• FIG. 13 depicts a block diagram of one possible configuration of the control unit 26. The control unit 26 may include a processor 300 (e.g., a microprocessor), a memory 302 (e.g., a random access memory (RAM), a non-volatile memory such as a hard disk, a flash memory, a removable memory, a non-removable memory, etc.), and a communication unit 304. The elements of the control unit 26 may communicate with each other via a system bus (not illustrated). The processor 300, the memory 302, and the communication unit 304 may be discrete components or incorporated into a single component. The processing unit 300 may be configured to fetch and execute non-transitory computer-readable instructions stored in the memory 302 to control the operation of, for example, the sensor 24, the notification unit 28, the sensitivity knob 240, the reference sensor 250, and/or other electric components of the surgical instrument 22. The communication unit 304 may transmit and receive signals with: the sensor 24, notification unit 28, the sensitivity knob 240, the reference sensor 250, and/or an external computer (not illustrated).
  • In some embodiments, the memory 302 may store correlation data 310, threshold data 312, a field intensity determination module 314, a distance determine module 316, and a notification module 318. The correlation data 310 may include a table, or other data structure, of various input signals from the sensor 24 and corresponding intensities of the detectable field. In addition, the correlation data 310 may include a table, or other data structure, of various distances between the sensor 24 and the implantable device 22 and corresponding intensities of the detectable field. Since the sensor 24 is attached to the distal end 212 of the surgical instrument 22, the distances included in the correlation data 310 may correspond to distances existing between the distal end 212 of the surgical instrument 22 and the implantable device 22.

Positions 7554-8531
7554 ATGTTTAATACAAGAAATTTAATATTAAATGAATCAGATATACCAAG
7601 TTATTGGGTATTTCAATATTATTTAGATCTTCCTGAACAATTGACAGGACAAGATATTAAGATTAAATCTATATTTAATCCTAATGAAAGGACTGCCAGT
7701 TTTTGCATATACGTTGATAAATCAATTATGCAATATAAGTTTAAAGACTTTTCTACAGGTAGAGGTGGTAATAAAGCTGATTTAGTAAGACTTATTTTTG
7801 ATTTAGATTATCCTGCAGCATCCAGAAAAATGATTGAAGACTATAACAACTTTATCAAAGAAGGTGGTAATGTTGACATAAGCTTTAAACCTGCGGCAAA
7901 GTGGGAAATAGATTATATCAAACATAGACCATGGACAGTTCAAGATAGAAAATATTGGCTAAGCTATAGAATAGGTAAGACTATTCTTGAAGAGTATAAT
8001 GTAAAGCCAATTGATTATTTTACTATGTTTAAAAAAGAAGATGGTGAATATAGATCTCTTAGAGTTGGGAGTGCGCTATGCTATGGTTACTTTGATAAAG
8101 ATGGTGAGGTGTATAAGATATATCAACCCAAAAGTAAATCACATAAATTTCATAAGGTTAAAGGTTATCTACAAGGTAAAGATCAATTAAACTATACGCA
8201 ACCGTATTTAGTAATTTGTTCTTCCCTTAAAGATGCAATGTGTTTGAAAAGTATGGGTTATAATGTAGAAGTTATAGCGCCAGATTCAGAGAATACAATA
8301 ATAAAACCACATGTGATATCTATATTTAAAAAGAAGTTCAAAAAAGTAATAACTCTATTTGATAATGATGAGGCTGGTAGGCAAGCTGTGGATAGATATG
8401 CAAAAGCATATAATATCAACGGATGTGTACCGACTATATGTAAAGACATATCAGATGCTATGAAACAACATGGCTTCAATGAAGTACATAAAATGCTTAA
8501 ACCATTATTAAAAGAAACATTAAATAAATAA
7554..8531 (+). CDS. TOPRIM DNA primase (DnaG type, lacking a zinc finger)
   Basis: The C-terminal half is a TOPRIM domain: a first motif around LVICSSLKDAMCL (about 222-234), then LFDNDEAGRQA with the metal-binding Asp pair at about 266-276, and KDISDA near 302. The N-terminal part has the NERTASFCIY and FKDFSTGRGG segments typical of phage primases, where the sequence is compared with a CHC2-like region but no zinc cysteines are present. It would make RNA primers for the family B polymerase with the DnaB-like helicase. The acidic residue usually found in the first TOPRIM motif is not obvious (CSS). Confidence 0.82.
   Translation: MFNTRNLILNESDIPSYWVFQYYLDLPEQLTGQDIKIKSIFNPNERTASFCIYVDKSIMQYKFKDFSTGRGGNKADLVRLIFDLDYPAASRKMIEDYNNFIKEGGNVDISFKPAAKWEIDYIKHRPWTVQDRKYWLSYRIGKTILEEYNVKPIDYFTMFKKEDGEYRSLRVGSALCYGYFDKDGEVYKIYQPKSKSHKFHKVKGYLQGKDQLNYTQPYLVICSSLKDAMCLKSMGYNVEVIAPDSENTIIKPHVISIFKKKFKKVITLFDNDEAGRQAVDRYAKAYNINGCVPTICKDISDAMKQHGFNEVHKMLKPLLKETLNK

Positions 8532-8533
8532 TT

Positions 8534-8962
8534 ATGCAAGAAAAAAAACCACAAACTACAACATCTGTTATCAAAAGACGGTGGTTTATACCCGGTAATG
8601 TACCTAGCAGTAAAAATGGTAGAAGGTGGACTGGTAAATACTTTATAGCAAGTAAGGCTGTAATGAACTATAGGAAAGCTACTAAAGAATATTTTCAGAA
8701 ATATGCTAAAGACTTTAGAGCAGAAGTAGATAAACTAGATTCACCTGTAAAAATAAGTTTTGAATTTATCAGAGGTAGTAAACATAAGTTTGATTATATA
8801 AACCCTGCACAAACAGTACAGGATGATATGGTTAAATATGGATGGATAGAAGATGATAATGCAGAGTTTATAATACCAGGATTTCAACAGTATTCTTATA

• The threshold data 312 may include a recommended or required minimum distance to be maintained between the distal end 212 of the surgical instrument 22 and the implantable device 20 in order to avoid injury to the anatomical object to which the implantable device 20 is attached. This minimum distance may be a predetermined distance in the sense that it may be determined before the surgical procedure starts and/or during the surgical procedure. For example, the surgeon may set the minimum distance before and/or during the surgical procedure. The minimum or predetermined distance may be a discrete distance (e.g., 0.5 cm, 1.0 cm, 1.5 cm, 2.0 cm, 2.5 cm, 3.0 cm, 3.5 cm, or 5.0 cm, etc.) or a distance range (e.g., 0.5-1.0 cm, 1.0 cm-2.0 cm, or 2.0 cm-5.0 cm, etc.). Alternatively, or additionally, the threshold data 312 may include a threshold intensity that corresponds to a minimum intensity of the detectable field expected to be detected by the sensor 24 when the distal end 212 of the surgical instrument 22 is within a minimum distance of the implantable device 20.